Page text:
With the initial five years of work, researchers found that farmers who used diverse practices instead of planting continuous wheat were getting better results, and while that data was reported in some areas, it wasn't consolidated and easily accessible to farmers, Michels said.

"Accessibility, and even more important, the ability to get the data real time, is what we are looking for now," Michels said. "Instead of sending a picture or clippings of the wheat or an insect by mail or taking it in for an expert to analyze, the information is instantaneous. We hope some day they can take a picture and submit that for analysis."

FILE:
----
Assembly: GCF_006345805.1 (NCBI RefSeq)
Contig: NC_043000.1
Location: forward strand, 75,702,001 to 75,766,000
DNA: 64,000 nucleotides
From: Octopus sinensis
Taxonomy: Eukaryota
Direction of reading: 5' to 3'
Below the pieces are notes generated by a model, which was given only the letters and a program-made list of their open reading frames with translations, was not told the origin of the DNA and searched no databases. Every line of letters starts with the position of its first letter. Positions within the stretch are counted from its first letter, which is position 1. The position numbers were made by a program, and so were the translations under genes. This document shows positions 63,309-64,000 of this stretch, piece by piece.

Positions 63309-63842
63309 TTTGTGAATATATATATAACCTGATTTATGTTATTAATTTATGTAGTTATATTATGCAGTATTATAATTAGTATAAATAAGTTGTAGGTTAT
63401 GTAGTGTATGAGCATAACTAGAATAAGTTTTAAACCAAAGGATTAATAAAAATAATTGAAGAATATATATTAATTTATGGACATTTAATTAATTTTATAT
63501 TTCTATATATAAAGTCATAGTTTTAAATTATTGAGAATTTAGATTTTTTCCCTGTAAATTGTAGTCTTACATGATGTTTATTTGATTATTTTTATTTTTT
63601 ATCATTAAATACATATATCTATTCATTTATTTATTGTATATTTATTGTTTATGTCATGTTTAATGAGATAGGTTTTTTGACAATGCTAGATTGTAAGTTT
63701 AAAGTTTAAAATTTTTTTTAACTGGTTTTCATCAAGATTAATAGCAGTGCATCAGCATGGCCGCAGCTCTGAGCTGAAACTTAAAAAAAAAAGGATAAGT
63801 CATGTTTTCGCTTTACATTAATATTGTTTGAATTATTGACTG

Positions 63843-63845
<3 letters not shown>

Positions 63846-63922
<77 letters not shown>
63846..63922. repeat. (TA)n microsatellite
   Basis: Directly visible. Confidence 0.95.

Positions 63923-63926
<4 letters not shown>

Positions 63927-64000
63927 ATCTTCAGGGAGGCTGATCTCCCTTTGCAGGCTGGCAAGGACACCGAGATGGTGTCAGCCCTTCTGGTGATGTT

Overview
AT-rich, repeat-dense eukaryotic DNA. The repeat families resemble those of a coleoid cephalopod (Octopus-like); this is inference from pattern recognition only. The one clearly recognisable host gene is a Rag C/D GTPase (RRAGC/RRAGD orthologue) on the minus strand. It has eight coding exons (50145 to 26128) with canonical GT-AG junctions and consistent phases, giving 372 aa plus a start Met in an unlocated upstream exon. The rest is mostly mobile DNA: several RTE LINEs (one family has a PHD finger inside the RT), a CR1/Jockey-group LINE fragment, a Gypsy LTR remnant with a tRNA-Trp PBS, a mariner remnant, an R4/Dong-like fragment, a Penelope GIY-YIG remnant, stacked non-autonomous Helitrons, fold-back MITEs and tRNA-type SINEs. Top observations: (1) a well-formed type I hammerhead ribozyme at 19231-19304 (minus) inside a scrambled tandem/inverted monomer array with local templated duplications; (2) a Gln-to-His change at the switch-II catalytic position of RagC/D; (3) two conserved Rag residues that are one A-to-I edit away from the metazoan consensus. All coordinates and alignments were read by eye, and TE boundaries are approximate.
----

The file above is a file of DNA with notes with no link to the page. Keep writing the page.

But to get to that point, it takes someone to do the "field-truthing" and see how it will work. That is why he and others will be working directly with producers to see what they want, what they need and how it should be tweaked to make sure it is something that has value.

Michels said by allowing the diagnosis to take place in the field and determining an appropriate action to take in most cases, this real-time prescription application should save time and money for producers and help them schedule treatment earlier for fields that might need it, thus reducing the overall damage.